The EMF EPackage Registry View

The EPackage registry (EPackage.Registry.INSTANCE) contains references to all registered ECore EPackages in EMF. To visualise the contents of the registry, we have implemented the following EPackage Registry view.

image

Using this view, one can browse through the EClasses contained in each registered EPackage, discover the super/sub types of each EClass, and navigate through its features and operations. The view provides options to show/hide derived features, operations, inherited features and opposite references, supports quick navigation from a feature to it’s type (double-click), and integrates with the Properties view.

If you’d like to give it a spin, it comes as a part of Epsilon 0.8.3 (or later) and can be installed via the update site.

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Error Markers and Quick Fixes in GMF editors using EVL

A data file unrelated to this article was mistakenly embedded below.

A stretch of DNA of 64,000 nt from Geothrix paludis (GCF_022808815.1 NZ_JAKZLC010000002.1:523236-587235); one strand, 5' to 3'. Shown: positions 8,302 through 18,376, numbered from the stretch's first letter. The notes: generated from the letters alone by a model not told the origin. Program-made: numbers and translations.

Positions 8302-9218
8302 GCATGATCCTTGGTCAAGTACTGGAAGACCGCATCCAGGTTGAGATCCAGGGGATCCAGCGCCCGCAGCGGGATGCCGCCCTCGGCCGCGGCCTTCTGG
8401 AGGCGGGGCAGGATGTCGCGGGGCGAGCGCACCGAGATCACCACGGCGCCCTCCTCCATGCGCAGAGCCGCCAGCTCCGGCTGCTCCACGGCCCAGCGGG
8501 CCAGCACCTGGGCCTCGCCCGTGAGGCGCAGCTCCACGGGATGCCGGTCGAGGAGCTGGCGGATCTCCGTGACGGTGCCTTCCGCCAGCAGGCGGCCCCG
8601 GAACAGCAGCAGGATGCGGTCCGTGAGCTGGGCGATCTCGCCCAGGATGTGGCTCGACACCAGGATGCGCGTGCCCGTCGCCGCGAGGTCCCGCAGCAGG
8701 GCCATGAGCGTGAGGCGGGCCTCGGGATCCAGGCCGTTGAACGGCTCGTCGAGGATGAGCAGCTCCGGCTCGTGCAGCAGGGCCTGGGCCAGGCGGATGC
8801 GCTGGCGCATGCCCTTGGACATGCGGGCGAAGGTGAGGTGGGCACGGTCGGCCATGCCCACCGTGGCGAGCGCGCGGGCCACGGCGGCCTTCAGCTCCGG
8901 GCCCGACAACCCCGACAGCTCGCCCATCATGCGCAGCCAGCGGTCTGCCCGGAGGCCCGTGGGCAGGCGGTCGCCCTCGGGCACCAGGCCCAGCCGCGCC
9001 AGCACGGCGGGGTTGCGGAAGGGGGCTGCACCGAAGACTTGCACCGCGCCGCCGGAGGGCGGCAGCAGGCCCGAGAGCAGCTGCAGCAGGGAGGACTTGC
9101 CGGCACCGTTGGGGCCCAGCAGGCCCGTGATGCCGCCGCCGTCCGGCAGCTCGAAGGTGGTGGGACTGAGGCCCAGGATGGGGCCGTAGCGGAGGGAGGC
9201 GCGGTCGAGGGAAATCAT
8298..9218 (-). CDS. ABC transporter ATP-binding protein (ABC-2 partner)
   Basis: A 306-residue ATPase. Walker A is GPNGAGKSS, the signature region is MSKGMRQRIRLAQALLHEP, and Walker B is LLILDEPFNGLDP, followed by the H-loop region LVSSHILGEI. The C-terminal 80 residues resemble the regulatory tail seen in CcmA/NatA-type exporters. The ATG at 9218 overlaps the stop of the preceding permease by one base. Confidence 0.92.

The Epsilon Validation Language (EVL) is a model validation language that provides additional features to OCL, such as guards, constraint dependency management, user interaction, access to Java objects, and the ability to specify a number of fixes for each constraint, that the user can invoke if the constraint fails in order to repair the model. We’ve been recently working on integrating EVL with GMF so that failed constraints can appear as error/warning markers in GMF editors, and fixes can be invoked using the standard Quick Fix mechanism. An example follows:

The following screenshot shows a file system model in a GMF-based editor (constructed here).

FileSystem

We now specify the following EVL constraints and bind them to the editor (using the instructions provided here):

context File {
 
    constraint HasName {
 
        check : self.name.isDefined()
 
        message : 'Unnamed ' + self.eClass().name + ' not allowed'
 
    }
 
}
 
context Folder {
 
    critique NameStartsWithCapital {
 
        guard : self.satisfies('HasName')
 
        check : self.name.firstToUpperCase() = self.name
 
        message : 'Folder ' + self.name +
            ' should start with an upper-case letter'
 
        fix {
 
            title : 'Rename to ' + self.name.firstToUpperCase()
 
            do {